Producer Michael Auret said he was "shocked and saddened" that opening night of the 34th Durban Film Festival was cancelled because the South Africa Film and Publication Board refused to legalize any screening of the film "Of Good Report," claiming it would constitute a criminal offense.
At the scheduled opening, the following words appeared on the screen: "This film has been refused classification by the Film and Publication Board, in terms of the Film and Publications Act of 1996, unfortunately we may not legally screen the film, Of Good Report, as doing so would constitute a criminal offence."
Qubeka describes the picture as "a passionate homage to classic film noir." It tells the sombre tale of a small-town high-school teacher with a penchant for young girls and who becomes obsessed with a 16-year-old student.
In Qubeka's words, "Of Good Report," which is produced by Auret and Luzuko Dilima (Spier Films), "is a serial-killer origins story about how a social misfit turns into an inadequate man hell-bent on satisfying his shameful lust. It is Little Red Riding Hood, told from the wolf's perspective."He intends to appeal against the decision; if that doesn't work, producer Auret, who is a lawyer, vowed he will take it to the Constitutional Court. Auret said "It is not the function of state to moralise."
The manager of the film festival, Peter Machen gave this statement: "Unfortunately, the film and publication board has refused to allow the release of Of Good Report. According to their communication to the festival, the film contains a scene which constitutes child pornography and we are unable to legally show the film. I am very sorry about this. Out of respect for the director of the film, we will not be showing an alternative film tonight."Qubeka, who had taped his mouth shut, chose not to comment as an act of defiance, instead his wife, Dr Lwazi Manzi spoke on his behalf, describing the horrors of abused young women by older men that she encounters daily as a doctor at a government hospital. "Just because they (the FPB) don't want to see it, does not mean it does not happen." she said. "We shall not not talk about it. I am very proud of my husband, and the cast and crew. This is a pivotal day in the history of film in our country, one which will resonate in history."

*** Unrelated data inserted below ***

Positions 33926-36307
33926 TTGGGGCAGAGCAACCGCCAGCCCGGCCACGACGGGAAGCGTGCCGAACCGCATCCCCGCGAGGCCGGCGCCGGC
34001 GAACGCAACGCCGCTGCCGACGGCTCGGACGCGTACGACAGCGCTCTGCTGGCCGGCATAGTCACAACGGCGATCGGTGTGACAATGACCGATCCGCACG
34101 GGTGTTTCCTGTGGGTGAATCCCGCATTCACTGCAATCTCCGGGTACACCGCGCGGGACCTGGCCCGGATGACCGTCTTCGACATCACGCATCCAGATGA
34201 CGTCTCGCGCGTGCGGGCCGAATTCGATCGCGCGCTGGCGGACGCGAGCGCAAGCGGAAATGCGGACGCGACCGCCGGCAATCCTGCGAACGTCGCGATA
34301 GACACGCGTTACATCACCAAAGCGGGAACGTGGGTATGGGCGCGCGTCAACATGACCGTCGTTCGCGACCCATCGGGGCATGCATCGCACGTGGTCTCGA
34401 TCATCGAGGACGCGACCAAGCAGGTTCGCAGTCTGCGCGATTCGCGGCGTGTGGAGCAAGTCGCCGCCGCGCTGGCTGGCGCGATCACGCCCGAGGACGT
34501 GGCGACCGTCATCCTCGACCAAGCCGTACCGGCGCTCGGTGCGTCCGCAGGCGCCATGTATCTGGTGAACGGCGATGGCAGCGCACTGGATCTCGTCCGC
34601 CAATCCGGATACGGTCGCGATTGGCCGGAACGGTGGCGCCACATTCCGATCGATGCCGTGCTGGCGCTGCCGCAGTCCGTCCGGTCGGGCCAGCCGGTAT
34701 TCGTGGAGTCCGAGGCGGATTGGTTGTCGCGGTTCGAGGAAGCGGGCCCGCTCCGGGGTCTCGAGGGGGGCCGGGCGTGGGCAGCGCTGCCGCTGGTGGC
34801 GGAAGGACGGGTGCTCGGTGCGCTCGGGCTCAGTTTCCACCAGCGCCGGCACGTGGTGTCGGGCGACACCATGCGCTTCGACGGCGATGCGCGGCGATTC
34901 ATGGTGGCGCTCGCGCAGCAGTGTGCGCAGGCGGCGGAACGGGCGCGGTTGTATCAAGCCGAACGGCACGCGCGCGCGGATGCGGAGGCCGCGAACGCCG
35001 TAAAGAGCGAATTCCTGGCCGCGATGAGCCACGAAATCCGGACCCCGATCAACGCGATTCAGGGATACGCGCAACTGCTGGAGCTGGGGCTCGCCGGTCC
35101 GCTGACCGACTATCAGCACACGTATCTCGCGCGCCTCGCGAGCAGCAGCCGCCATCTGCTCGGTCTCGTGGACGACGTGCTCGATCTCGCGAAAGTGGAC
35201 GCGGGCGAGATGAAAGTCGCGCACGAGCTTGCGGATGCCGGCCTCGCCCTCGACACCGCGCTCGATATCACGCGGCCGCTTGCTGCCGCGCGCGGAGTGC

Professor Cheryl Potgieter, Deputy Vice Chancellor and Head of the College of Humanities at UKZN, under whose curatorship the organisers of the Festival, The Centre for Creative Arts is a special project said. "We chose to not show another film in deference to the filmmaker, and to ensure there was critical mass to carry this debate and discourse forward."
Auret said he is "shocked and saddened that the film was banned just before it was due to open the Festival. What has become of our constitutional rights as citizens in South Africa? This is like the censorship of the old National Christian fascists of apartheid. We will fight to give South Africans the right to see the film."
The festival screenings of all other films, will continue as planned for the next nine days.
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